Story at a glance
- Falsehoods have swirled online claiming Gates created the coronavirus for his own benefit.
- Misinformation about Gates has been mentioned on social media and television 1.2 million times from February to April, reportedly more than any other coronavirus conspiracy theory tracked by Zignal Labs, a media analysis firm.
- The 10 most popular YouTube videos spreading misinformation about Gates and COVID-19 have been viewed nearly 5 million times.
Microsoft co-founder and philanthropist Bill Gates has become a top target of coronavirus conspiracy theories and misinformation online, according to a report by The New York Times.
A range of falsehoods aimed at the billionaire are spreading across YouTube, Facebook and Twitter at an alarming rate, with conspiracy theories claiming Gates created COVID-19 as a way to profit from a virus vaccine, or as means to implement a global surveillance system, according to the Times.
Misinformation about Gates and the deadly virus were mentioned on social media and television 1.2 million times from February to April, more than any other coronavirus conspiracy theory, peaking at 18,000 mentions a day in April, media analysis firm Zignal Labs told the Times.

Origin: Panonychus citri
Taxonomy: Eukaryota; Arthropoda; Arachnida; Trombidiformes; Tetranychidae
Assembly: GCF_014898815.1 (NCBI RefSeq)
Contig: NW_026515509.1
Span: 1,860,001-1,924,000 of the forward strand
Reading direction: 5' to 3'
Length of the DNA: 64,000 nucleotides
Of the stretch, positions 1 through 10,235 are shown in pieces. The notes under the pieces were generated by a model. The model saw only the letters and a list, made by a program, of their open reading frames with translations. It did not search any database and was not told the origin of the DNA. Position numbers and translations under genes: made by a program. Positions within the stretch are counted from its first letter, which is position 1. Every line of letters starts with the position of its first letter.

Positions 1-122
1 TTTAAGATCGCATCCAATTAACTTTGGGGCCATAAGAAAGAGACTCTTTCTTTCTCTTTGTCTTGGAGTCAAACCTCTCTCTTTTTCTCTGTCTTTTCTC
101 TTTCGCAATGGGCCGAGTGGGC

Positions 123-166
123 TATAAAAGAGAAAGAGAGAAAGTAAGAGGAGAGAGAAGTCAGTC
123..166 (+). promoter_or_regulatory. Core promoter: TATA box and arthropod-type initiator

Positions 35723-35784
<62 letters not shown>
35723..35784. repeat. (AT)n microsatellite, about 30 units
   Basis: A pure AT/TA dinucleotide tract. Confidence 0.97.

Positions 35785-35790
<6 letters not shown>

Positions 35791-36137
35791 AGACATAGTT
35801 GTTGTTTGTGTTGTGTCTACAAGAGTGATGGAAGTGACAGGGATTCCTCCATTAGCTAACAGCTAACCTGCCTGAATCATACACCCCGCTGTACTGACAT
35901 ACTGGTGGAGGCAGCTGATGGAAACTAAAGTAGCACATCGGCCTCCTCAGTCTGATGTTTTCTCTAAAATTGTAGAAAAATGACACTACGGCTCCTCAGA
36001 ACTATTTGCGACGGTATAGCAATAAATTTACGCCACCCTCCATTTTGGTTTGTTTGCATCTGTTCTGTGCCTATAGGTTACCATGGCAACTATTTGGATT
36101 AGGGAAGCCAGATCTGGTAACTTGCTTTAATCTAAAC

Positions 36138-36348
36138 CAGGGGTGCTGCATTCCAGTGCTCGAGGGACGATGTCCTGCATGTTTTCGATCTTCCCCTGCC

The Times reported more than 16,000 Facebook posts about Gates and the coronavirus generated 900,000 likes and comments this year. The 10 most popular YouTube videos spreading falsehoods about Gates and COVID-19 were viewed almost 5 million times in March and April.
Gates’s 2015 speech in which he predicted an infectious virus was more likely to kill millions of people than nuclear war has received 25 million new views in recent weeks, and the Times reports anti-vaxxers, right-wing pundits and members of the conspiracy group QAnon claim the video is evidence he plans to use the pandemic for his personal gain.
Gates has been an outspoken critic of the Trump administration’s handling of the pandemic, although he hasn’t addressed President Trump by name. Following Trump’s decision to halt funding to the World Health Organization (WHO), Gates took to Twitter calling the decision “as dangerous as it sounds.” He also criticized the administration in a Washington Post op-ed saying there’s “no question the United States missed the opportunity to get ahead of the novel coronavirus.”
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Conspiracy theorists have also misrepresented recent comments Gates made in March suggesting “digital certificates” could be used to track who has recovered from the virus, claiming Gates wants to put microchips in people’s bodies. That claim was echoed by former Trump campaign adviser Roger Stone in a recent radio interview, according to The New York Post.
Gates’s charity, the Bill & Melinda Gates Foundation, has supported public health initiatives all across the globe and has pledged $250 million to help combat the coronavirus. The foundation is also helping to develop a coronavirus vaccine.
While Gates has refused to comment on the issue, Mark Suzman, chief executive of the Bill & Melinda Gates Foundation told the Times that it was “distressing that there are people spreading misinformation when we should all be looking for ways to collaborate and save lives.”
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